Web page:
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GEORGE ADAMS v. HARLEYSVILLE INSURANCE CO. AND SOUTHEASTERN PENNSYLVANIA TRANSPORTATION AUTHORITY (02/08/89)

SUPERIOR COURT OF PENNSYLVANIA


filed: February 8, 1989.

GEORGE ADAMS, APPELLANT,
v.
HARLEYSVILLE INSURANCE CO. AND SOUTHEASTERN PENNSYLVANIA TRANSPORTATION AUTHORITY, APPELLEES

Appeal from the Order entered February 1, 1988 in the Court of Common Pleas of Philadelphia County, Civil, No. 3596 December Term, 1986.

COUNSEL

Thomas Bruno, II, Philadelphia, for appellant.

Kathleen M. Kramer, Philadelphia, for Harleysville, appellees.

Cirillo, President Judge, and Wieand and McEwen, JJ.

Author: Mcewen

[ 381 Pa. Super. Page 371]

This appeal has been taken from the entry of summary judgment*fn1 in favor of Harleysville Insurance Company (hereinafter appellee), in this action to recover

[ 381 Pa. Super. Page 372]

    first party benefits pursuant to the Motor Vehicle Financial Responsibility Act.*fn2

Appellant, George Adams, was injured while riding as a passenger in a SEPTA trolley which struck the rear of a vehicle insured by appellee. Appellant filed a complaint seeking payment of first party benefits, pursuant to the policy issued by appellee to the driver of the automobile, and in conformity with the requirements of the Motor Vehicle Financial Responsibility Act, 75 Pa.C.S. §§ 1701 et seq. Appellee Harleysville joined SEPTA, alleging that SEPTA was liable for the payment of first party benefits. The trial court granted summary judgment in favor of appellee Harleysville, and dismissed appellee from the action as a result of its conclusions (1) that the SEPTA trolley was a "motor vehicle" for purposes of the Motor Vehicle Financial Responsibility Act, and (2) that SEPTA was, therefore, the obligor required to provide first party benefits to the appellant. 75 Pa.C.S. § 1787(a)(1).

Section 1711 of the Pennsylvania Motor Vehicle Financial Responsibility Act provides that policies covering "any motor vehicle of the type required to be registered under [the Motor Vehicle Code]," shall include coverage for first party benefits. 75 Pa.C.S. § 1711 (emphasis supplied). The parties agree that the sole issue presented by this appeal is whether the SEPTA trolley, which was operated upon tracks, is a motor vehicle "of the type required to be registered." We are, therefore, called upon to ascertain whether the legislature intended to exclude from the provisions of the Motor Vehicle Financial Responsibility Act a trolley operated upon tracks.

[ 381 Pa. Super. Page 373]

A statute must be read to effect its general purpose. Busy Beaver Building Centers, Inc. v. Tueche, 295 Pa. Super. 504, 512, 442 A.2d 252, 256 (1981). Words and phrases used by the legislature are to be construed according to their common meaning and accepted usage, with technical words being given their technical meaning. Fireman's Fund Insurance Co. v. Nationwide Mutual Page 373} Insurance Co., 317 Pa. Super. 497, 502, 464 A.2d 431, 434 (1983). However, individual provisions in a comprehensive legislative scheme should not be read abstractly, but rather with a view to their place in the entire structure . . . . Anatanovich v. Allstate Insurance Co., 320 Pa. Super. 322, 338, 467 A.2d 345, 353 (1983), aff'd., 507 Pa. 68, 488 A.2d 571 (1985).

Pistorius v. The Travelers Insurance Company, 348 Pa. Super. 527, 530, 502 A.2d 670, 671 (1985).

While the term "motor vehicle" is not defined in the Motor Vehicle Financial Responsibility Act, Section 102 of the Motor Vehicle Code defines "motor vehicle" as:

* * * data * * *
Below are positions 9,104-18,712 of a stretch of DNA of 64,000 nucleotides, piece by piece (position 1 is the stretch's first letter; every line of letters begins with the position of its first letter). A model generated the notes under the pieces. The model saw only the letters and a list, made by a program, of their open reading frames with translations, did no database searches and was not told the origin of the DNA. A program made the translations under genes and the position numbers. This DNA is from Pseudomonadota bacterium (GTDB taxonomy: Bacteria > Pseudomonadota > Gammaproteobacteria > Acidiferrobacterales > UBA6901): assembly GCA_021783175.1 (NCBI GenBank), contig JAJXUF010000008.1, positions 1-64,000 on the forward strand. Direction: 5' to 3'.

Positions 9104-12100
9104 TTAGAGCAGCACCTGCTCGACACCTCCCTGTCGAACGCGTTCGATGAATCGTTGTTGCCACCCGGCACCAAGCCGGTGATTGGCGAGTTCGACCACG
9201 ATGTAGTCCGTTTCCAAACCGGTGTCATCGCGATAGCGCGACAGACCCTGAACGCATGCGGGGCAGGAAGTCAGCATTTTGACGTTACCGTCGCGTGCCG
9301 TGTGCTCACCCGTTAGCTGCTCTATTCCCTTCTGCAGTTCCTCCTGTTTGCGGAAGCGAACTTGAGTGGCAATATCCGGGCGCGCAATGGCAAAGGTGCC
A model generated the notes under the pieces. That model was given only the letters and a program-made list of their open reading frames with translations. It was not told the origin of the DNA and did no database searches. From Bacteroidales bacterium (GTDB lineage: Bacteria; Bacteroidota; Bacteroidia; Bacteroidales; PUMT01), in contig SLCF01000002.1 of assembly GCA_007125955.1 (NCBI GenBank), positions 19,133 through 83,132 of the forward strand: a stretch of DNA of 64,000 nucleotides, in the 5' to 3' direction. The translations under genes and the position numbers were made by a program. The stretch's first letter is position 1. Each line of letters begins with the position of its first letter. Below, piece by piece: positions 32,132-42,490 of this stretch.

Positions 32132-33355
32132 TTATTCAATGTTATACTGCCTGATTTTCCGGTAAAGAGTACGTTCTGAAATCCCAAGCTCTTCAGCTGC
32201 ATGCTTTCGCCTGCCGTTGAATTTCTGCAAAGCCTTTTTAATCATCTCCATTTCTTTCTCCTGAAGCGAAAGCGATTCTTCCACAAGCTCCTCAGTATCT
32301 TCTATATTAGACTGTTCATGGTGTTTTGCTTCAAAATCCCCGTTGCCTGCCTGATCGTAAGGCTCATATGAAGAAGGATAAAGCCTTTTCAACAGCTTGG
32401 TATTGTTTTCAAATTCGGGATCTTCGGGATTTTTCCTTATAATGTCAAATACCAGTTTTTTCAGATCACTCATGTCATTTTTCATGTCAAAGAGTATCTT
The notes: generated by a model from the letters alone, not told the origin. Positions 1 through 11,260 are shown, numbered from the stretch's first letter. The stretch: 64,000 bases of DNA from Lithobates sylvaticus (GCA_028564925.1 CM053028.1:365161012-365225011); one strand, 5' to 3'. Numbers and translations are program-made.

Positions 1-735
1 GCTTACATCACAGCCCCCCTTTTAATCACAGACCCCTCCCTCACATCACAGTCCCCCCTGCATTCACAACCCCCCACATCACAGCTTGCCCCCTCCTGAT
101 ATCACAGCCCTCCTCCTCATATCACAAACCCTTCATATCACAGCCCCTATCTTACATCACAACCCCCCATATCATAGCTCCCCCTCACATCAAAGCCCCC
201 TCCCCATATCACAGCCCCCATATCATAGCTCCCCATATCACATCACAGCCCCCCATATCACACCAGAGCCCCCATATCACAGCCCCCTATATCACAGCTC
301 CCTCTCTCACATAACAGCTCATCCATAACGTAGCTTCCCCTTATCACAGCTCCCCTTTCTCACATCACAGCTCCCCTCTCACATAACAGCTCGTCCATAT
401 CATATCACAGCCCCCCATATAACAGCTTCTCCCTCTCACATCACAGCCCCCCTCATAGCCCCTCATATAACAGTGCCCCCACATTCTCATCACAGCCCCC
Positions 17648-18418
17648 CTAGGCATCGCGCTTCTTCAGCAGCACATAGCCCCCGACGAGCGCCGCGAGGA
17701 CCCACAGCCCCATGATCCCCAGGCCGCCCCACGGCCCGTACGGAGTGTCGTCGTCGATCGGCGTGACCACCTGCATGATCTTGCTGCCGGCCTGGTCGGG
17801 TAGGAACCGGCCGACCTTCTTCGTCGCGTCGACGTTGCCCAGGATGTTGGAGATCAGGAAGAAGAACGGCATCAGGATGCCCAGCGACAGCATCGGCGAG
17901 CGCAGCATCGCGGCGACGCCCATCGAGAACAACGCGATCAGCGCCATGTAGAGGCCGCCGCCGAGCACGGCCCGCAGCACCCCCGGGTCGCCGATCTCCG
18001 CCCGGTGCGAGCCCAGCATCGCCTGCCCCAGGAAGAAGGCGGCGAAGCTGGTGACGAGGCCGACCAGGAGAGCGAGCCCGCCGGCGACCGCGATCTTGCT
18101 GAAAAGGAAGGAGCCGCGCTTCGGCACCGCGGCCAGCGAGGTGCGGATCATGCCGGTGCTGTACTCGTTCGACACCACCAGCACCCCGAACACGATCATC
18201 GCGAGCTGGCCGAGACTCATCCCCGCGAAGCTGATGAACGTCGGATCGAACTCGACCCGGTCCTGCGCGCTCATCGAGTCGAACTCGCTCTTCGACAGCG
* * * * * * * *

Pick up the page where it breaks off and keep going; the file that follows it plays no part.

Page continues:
[a] vehicle which is self-propelled except one which is propelled solely by human power or by electric power obtained from overhead trolley wires, but not operated on rails.

75 Pa.C.S. § 102. This same section of the Vehicle Code defines "vehicle" as:

[e]very device in, upon or by which any person or property is or may be transported or drawn upon a highway, except devices used exclusively upon rails or tracks.

75 Pa.C.S. § 102.

This Court, in Rogers v. SEPTA, 356 Pa. Super. 432, 514 A.2d 936 (1986), in determining whether a trackless trolley was a motor vehicle for purpose of ascertaining the responsible obligor under the now repealed No-fault Act,*fn3 concluded that a trackless trolley was a motor vehicle for purposes of the No-fault Act:

Trackless trolleys need not be registered under the Motor Vehicle Code, 75 Pa.C.S. § 101, not because they are listed as an exception under § 1302(b) of the Code, but because the Department of Transportation has chosen to except them from registration as a policy matter . . . . Further, trackless trolleys, despite their outward similarities

[ 381 Pa. Super. Page 374]

    to buses, actually have little in common with true motor vehicles because their travel is limited by their dependence on overhead power lines.

The question then, is whether trackless trolleys are more similar to vehicles that are registered under the Vehicle Code (cars, buses, etc.) than to those that are not (dune buggies, trail bikes and the like). We conclude that, despite the fact that trackless trolleys are not actually registered under the Vehicle Code, they are "of a kind" required to be registered. They operate exclusively on public roadways and have all the safety features suiting them for that purpose. While they are not self-propelled, they do have motors, which are simply powered from an outside source. Indeed, apart from the power lines overhead, the trackless trolleys are virtually identical to SEPTA's conventional buses. It is true that they are limited to those roadways that are equipped with power lines, but while they are operating on those roads the trackless trolleys accelerate, stop, and turn just like ordinary buses. We agree with the trial court that trackless trolleys operate on the roadways in such a fashion as to be deemed motor vehicles under the No-fault Act.